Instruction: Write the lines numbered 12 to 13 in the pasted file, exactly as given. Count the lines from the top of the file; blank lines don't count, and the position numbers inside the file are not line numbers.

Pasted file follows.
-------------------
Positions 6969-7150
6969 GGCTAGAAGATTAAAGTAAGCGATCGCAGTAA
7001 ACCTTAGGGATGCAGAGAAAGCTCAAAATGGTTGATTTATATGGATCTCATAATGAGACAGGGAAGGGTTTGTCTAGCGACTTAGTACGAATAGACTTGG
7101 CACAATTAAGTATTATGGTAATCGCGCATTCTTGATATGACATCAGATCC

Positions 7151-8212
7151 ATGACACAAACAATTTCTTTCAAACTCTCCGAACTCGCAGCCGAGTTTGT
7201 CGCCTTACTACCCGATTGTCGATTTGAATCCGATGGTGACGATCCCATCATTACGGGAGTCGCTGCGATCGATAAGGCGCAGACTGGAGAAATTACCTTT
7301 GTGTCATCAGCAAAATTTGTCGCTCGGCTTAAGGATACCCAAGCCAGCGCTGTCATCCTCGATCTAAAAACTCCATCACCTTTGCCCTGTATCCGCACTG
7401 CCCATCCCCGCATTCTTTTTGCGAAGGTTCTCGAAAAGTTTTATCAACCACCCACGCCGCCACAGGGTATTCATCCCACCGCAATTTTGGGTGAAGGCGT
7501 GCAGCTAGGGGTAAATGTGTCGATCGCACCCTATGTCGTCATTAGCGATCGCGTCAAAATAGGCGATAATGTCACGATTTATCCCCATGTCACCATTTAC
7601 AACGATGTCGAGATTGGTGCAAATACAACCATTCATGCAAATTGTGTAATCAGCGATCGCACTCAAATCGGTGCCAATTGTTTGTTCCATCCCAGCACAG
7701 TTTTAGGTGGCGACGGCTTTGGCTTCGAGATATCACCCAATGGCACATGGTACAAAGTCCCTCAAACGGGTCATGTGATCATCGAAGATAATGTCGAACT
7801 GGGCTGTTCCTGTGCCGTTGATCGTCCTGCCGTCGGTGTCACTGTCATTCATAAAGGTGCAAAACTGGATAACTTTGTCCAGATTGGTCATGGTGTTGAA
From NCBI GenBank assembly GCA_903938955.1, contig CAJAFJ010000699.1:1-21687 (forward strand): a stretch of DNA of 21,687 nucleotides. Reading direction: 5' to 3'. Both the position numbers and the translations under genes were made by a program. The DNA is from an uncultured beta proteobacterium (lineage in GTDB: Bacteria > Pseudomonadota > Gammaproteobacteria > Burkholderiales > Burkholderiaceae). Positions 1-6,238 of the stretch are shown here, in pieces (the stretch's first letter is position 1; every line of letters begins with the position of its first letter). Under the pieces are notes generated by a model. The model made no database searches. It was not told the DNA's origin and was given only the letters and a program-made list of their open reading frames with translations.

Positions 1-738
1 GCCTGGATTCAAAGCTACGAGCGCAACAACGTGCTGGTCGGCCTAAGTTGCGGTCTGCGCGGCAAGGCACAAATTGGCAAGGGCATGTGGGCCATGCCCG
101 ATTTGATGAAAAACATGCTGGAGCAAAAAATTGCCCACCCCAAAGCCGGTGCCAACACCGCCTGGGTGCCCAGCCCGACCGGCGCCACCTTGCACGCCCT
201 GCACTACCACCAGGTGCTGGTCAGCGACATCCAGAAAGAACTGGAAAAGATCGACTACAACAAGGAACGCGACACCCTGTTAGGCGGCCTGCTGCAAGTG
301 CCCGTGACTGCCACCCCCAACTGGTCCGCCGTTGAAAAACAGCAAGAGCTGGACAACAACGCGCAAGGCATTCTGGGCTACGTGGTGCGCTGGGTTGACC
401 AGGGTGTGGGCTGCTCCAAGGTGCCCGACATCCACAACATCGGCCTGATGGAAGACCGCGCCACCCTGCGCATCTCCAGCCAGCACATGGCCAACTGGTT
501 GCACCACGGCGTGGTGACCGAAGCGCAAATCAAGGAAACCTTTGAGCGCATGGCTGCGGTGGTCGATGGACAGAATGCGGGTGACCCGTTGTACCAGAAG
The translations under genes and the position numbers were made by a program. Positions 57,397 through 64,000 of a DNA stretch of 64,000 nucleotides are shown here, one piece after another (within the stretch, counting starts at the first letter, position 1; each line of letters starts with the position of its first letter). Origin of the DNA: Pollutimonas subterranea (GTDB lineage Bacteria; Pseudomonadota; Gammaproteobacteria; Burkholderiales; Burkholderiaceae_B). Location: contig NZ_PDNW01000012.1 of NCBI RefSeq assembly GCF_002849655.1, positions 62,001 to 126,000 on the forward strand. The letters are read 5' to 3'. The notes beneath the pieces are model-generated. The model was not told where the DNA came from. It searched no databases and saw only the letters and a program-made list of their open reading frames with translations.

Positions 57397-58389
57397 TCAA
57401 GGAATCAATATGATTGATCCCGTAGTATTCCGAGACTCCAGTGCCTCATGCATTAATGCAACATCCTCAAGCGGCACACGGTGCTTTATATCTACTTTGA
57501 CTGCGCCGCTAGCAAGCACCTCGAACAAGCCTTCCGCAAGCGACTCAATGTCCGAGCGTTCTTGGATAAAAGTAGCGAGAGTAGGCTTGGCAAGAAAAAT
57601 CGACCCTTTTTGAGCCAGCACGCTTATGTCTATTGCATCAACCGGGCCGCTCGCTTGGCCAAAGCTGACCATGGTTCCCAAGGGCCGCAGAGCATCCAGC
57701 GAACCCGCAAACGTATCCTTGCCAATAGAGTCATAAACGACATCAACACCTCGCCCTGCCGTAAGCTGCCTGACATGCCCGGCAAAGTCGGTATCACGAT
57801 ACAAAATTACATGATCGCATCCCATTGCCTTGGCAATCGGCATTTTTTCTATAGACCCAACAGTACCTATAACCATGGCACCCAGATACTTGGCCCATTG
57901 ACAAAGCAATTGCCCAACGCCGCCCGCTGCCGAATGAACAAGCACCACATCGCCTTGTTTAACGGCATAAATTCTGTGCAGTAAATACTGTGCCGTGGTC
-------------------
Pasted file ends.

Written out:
7701 TTTTAGGTGGCGACGGCTTTGGCTTCGAGATATCACCCAATGGCACATGGTACAAAGTCCCTCAAACGGGTCATGTGATCATCGAAGATAATGTCGAACT
7801 GGGCTGTTCCTGTGCCGTTGATCGTCCTGCCGTCGGTGTCACTGTCATTCATAAAGGTGCAAAACTGGATAACTTTGTCCAGATTGGTCATGGTGTTGAA